The United States must lift an "outdated" ban on oil exports to take full economic and geopolitical advantage of its hydraulic fracturing boom, according to a study by Harvard Business School and Boston Consulting Group released on Wednesday.
Lifting the 40 year-old ban imposed after the Arab oil embargo and easing restrictions on liquefied natural gas export terminals would add $23 billion to the economy by 2030, create tens of thousands of jobs, and provide the United States with additional clout overseas, the paper said.
"Our energy resources have given the U.S. important new diplomatic tools that can aid allies and counteract the ability of unfriendly countries to use oil and gas access to achieve political aims," according to the research authored by Harvard Business School Professor Mark Porter and Boston Consulting Group's David Gee and Gregory Pope.
"Today, the ban on crude exports ... is reducing market opportunities for producers and reducing U.S. growth, with no clear offsetting benefits for America or Americans," said the study, which outlined several steps the country should take to fully benefit from the fracking boom.
The call comes during intensifying debate in Washington on whether to reverse the oil export ban after Republicans introduced bills in both the House and the Senate in recent months.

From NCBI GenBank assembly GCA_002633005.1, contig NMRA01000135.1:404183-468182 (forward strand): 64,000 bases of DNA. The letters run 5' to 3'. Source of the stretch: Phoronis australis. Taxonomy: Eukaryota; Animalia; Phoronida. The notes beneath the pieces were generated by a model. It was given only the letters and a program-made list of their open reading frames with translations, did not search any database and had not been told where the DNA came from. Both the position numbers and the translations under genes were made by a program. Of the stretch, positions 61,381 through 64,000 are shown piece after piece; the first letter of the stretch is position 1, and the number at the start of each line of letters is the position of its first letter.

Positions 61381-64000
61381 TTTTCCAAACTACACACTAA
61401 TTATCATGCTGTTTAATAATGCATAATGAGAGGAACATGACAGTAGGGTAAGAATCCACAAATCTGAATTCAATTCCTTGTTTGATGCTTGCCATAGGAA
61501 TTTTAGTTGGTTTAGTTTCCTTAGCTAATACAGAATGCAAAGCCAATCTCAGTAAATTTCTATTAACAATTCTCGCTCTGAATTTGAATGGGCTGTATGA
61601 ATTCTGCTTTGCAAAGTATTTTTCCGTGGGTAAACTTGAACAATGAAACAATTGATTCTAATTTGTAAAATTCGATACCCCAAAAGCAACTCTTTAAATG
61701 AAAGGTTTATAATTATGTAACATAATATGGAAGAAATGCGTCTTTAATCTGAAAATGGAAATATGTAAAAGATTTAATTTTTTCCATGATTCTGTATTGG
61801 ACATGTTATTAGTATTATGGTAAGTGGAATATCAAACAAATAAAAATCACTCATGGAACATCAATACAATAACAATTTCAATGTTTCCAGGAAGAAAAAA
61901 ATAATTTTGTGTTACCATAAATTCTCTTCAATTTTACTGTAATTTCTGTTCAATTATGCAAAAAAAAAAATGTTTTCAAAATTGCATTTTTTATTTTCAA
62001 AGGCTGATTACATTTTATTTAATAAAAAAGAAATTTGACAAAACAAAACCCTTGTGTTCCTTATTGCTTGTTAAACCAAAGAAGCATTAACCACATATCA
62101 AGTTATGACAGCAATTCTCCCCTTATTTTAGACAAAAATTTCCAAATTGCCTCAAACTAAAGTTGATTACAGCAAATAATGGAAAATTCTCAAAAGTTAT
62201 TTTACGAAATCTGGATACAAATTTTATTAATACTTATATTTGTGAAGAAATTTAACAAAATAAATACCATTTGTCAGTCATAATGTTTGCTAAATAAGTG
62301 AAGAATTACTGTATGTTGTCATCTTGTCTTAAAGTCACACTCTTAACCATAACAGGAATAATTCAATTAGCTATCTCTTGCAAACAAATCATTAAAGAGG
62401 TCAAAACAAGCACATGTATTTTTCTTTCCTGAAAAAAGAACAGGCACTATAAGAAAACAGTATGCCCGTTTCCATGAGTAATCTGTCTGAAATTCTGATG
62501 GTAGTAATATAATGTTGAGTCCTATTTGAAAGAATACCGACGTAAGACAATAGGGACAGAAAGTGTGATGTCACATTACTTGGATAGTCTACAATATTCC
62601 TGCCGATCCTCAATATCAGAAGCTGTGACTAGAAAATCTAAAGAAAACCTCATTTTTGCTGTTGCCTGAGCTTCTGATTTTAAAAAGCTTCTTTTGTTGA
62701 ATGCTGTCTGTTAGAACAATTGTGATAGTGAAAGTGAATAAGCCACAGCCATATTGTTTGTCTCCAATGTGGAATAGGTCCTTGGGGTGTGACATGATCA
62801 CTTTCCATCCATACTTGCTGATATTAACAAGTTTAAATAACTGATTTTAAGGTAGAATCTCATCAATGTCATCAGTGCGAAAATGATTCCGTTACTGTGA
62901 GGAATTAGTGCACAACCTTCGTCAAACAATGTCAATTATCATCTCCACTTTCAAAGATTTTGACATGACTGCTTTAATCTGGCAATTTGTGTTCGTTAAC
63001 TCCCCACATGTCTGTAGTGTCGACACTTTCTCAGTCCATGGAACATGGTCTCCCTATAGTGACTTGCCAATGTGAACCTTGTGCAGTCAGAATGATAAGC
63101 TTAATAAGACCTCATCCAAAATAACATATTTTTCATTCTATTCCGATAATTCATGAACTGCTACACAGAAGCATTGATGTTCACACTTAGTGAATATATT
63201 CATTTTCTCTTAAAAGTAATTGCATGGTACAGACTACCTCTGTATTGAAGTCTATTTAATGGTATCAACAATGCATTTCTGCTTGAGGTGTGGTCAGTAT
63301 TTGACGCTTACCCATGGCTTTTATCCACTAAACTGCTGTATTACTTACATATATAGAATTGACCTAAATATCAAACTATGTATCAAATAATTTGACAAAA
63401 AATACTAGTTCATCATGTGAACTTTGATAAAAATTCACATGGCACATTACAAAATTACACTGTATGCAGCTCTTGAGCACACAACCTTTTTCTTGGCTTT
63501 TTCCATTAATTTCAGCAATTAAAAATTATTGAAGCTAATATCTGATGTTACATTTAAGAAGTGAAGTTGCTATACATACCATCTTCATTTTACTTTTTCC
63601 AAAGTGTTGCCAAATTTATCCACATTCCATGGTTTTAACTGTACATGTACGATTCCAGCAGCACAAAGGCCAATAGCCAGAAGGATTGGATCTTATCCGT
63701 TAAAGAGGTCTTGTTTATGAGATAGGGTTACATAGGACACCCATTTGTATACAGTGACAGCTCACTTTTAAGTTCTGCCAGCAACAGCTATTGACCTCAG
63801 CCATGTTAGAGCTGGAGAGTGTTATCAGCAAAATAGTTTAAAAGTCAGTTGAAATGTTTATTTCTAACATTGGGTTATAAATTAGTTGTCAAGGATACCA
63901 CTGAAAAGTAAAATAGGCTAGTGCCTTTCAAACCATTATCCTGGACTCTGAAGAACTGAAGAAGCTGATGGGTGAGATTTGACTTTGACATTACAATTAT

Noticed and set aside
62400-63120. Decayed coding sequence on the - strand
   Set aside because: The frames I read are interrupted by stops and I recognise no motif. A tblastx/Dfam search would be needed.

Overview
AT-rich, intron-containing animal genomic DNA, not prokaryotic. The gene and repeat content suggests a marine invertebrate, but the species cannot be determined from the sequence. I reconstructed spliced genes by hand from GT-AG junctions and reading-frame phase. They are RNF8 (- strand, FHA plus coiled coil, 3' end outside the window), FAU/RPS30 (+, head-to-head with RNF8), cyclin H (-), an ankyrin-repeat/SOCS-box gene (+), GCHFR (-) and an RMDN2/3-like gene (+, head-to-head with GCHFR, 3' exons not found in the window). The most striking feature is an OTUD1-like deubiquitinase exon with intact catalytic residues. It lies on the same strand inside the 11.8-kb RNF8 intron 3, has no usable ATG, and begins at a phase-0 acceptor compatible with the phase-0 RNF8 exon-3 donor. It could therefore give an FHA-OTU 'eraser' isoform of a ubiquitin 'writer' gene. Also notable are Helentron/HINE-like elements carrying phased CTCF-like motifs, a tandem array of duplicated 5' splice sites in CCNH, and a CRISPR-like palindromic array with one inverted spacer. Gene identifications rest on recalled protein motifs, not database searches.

Oil producers eager to ship to markets in Asia and Europe say the ban has led to a glut of U.S. sweet crude that could eventually choke the domestic drilling boom.
Some Democrats have been cool to the idea, citing concerns that exports would raise domestic energy prices.
The rise of fracking technology, which involves pumping water, sand and chemicals into a well to extract oil or gas, has helped lift U.S. production of natural gas by 35 percent since 2005 and oil by 45 percent since 2010.
The Harvard paper said fracking now contributes about $430 billion to annual U.S. gross domestic product and supports more than 2.7 million jobs. It called the industry "perhaps the largest single opportunity to change America's competitiveness."
It said, however, that the oil industry and regulators needed to work hard to counter weak public support for fracking, mainly by addressing concerns about potential air and water pollution, and the practice's links to earthquakes.
A report by the U.S. Environmental Protection Agency this month said fracking had not led to widespread pollution of drinking water, but it added that some drilling activities could cause health risks.